Sunak migrant plan succeeded in Australia, claims top politician

Similar policy in Australia ‘basically killed off the trade’, says ex-foreign minister Alexander Downer

Eleanor Noyce
Tuesday 07 March 2023 22:31 GMT
MP John McDonnell says Suella Braverman’s ‘inflammatory language’ puts migrants at risk

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Louise Thomas

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The plan to deport everyone who arrives in Britain illegally by boat to a third country - and permanently ban them from settling here - was tried in Australia and worked, it was claimed today.

Australian ex-foreign minister Alexander Downer, who was the country’s high commissioner in the UK until 2018, said a comparable measure put a stop to a similar problem in Australia.

Australia pioneered the concept of holding asylum seekers in offshore detention centres. Denmark has signed a similar agreement on deportations with Rwanda but has yet to send any migrants there.

Alexander Downer was Australia’s high commissioner in the UK until 2018(Aaron Chown/PA)
Alexander Downer was Australia’s high commissioner in the UK until 2018(Aaron Chown/PA) (PA Archive)

In 2012, the Australian government reintroduced its offshore asylum processing policy that had previously been implemented in the early 2000s. Immigrants who arrived by sea – which is similarly prevalent in Australia, as with the UK – were then sent to Papua New Guinea and Nauru for asylum processing.

On Tuesday, Mr Downer claimed that this policy “killed off” this method. Speaking on BBC Radio 4, he recalled that it was introduced to “break the business model” of people smugglers bringing asylum seekers - mostly from Indonesia, he claimed.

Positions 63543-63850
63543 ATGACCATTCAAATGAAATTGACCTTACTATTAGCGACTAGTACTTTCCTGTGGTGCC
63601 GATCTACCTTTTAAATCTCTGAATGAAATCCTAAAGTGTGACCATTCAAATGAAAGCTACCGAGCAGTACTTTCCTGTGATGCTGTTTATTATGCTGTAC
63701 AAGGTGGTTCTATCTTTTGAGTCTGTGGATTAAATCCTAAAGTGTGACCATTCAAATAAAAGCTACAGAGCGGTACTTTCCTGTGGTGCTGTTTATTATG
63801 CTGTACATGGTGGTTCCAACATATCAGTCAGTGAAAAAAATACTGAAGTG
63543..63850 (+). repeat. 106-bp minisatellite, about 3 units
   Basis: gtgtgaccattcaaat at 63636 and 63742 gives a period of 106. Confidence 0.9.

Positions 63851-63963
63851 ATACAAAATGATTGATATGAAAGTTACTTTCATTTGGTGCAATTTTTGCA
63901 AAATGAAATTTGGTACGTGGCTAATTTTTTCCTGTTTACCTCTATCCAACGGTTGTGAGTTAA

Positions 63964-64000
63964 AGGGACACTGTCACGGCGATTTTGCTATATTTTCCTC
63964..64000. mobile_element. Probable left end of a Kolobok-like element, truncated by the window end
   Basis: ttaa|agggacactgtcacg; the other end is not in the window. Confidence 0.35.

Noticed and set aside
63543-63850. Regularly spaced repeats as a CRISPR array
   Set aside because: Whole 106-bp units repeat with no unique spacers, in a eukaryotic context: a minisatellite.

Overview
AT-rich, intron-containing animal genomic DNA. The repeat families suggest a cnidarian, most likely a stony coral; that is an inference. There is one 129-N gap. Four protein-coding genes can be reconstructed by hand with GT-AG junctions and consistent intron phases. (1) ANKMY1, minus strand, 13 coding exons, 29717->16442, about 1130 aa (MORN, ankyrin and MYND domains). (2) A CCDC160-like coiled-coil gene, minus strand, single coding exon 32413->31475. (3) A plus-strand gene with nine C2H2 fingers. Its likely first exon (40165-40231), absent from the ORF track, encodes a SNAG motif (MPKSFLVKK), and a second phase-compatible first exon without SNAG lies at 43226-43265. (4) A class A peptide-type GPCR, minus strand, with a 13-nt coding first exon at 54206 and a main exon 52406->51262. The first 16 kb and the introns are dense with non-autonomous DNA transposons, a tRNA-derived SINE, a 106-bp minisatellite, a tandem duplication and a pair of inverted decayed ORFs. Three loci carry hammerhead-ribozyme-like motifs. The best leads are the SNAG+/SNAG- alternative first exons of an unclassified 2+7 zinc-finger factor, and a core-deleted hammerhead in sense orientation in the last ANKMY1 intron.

“How did we break their model? By them not being able to deliver these people, in the case of Australia from Indonesia, so we essentially had to find somewhere else to send them, albeit for processing,” he said.

“We made an arrangement with Nauru…to set up processing camps there and this basically killed off the trade. I wouldn’t say no boat has never arrived there since, but this basically killed off the trade and it stopped the people smugglers sending people on these hazardous, incredibly dangerous journeys.”

Writing in the Daily Mail this week, Mr Downer also labelled illegal immigration “dangerous”, praising Rishi Sunak’s new policy.

“A humane, well-organised system must exist for refugees fleeing war zones or others seeking asylum,” he wrote. “But those who try to dodge that and act illegally must forfeit our sympathy.”

Meanwhile, the United Nations’ refugee agency urged MPs and peers to block Rishi Sunak’s “profoundly” concerning plan to tackle small boat crossings.

The UNHCR said the Illegal Migration Bill amounted to an “asylum ban” which would prevent people fleeing war and persecution from seeking refuge in the UK.

“We urge the government, and all MPs and peers, to reconsider the Bill and instead pursue more humane and practical policy solutions,” the agency said.

The legislation “would be a clear breach of the Refugee Convention and would undermine a longstanding, humanitarian tradition of which the British people are rightly proud”, the UN agency said.

The government’s approach, outlined by home secretary Suella Braverman on Tuesday, has been widely condemned by charities and human rights organisations.

The equalities watchdog questioned the approach being adopted, saying it risks “undermining the core principle of the universality of human rights”.

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